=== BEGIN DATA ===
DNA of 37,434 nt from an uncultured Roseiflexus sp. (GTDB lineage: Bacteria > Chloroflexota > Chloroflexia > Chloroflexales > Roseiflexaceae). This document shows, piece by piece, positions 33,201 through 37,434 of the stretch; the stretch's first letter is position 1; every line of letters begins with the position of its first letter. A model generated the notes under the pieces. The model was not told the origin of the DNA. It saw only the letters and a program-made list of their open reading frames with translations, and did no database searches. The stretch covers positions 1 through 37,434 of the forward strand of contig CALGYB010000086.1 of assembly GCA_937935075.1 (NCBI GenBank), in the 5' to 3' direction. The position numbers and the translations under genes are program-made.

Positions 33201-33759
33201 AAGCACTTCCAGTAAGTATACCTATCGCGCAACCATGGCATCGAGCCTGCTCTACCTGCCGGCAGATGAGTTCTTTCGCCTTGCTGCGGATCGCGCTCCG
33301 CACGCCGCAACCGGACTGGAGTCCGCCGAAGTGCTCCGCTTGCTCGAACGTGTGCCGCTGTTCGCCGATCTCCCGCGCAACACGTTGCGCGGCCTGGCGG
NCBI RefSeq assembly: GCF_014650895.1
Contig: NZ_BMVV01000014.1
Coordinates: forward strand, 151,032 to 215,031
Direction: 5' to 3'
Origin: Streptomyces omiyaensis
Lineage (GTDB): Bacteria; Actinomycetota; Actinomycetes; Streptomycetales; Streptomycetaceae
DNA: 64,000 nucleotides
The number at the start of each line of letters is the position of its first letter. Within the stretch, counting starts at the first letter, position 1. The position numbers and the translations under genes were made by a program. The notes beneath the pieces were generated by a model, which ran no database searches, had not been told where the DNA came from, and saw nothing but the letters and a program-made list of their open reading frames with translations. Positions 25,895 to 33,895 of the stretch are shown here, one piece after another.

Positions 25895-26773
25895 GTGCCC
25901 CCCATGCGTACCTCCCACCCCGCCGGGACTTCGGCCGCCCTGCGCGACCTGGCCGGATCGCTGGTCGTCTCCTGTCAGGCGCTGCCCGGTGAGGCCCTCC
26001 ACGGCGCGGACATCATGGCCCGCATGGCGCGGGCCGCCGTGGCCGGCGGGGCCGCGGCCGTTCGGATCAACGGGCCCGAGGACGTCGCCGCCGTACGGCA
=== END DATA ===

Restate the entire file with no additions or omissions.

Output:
DNA of 37,434 nt from an uncultured Roseiflexus sp. (GTDB lineage: Bacteria > Chloroflexota > Chloroflexia > Chloroflexales > Roseiflexaceae). This document shows, piece by piece, positions 33,201 through 37,434 of the stretch; the stretch's first letter is position 1; every line of letters begins with the position of its first letter. A model generated the notes under the pieces. The model was not told the origin of the DNA. It saw only the letters and a program-made list of their open reading frames with translations, and did no database searches. The stretch covers positions 1 through 37,434 of the forward strand of contig CALGYB010000086.1 of assembly GCA_937935075.1 (NCBI GenBank), in the 5' to 3' direction. The position numbers and the translations under genes are program-made.

Positions 33201-33759
33201 AAGCACTTCCAGTAAGTATACCTATCGCGCAACCATGGCATCGAGCCTGCTCTACCTGCCGGCAGATGAGTTCTTTCGCCTTGCTGCGGATCGCGCTCCG
33301 CACGCCGCAACCGGACTGGAGTCCGCCGAAGTGCTCCGCTTGCTCGAACGTGTGCCGCTGTTCGCCGATCTCCCGCGCAACACGTTGCGCGGCCTGGCGG
NCBI RefSeq assembly: GCF_014650895.1
Contig: NZ_BMVV01000014.1
Coordinates: forward strand, 151,032 to 215,031
Direction: 5' to 3'
Origin: Streptomyces omiyaensis
Lineage (GTDB): Bacteria; Actinomycetota; Actinomycetes; Streptomycetales; Streptomycetaceae
DNA: 64,000 nucleotides
The number at the start of each line of letters is the position of its first letter. Within the stretch, counting starts at the first letter, position 1. The position numbers and the translations under genes were made by a program. The notes beneath the pieces were generated by a model, which ran no database searches, had not been told where the DNA came from, and saw nothing but the letters and a program-made list of their open reading frames with translations. Positions 25,895 to 33,895 of the stretch are shown here, one piece after another.

Positions 25895-26773
25895 GTGCCC
25901 CCCATGCGTACCTCCCACCCCGCCGGGACTTCGGCCGCCCTGCGCGACCTGGCCGGATCGCTGGTCGTCTCCTGTCAGGCGCTGCCCGGTGAGGCCCTCC
26001 ACGGCGCGGACATCATGGCCCGCATGGCGCGGGCCGCCGTGGCCGGCGGGGCCGCGGCCGTTCGGATCAACGGGCCCGAGGACGTCGCCGCCGTACGGCA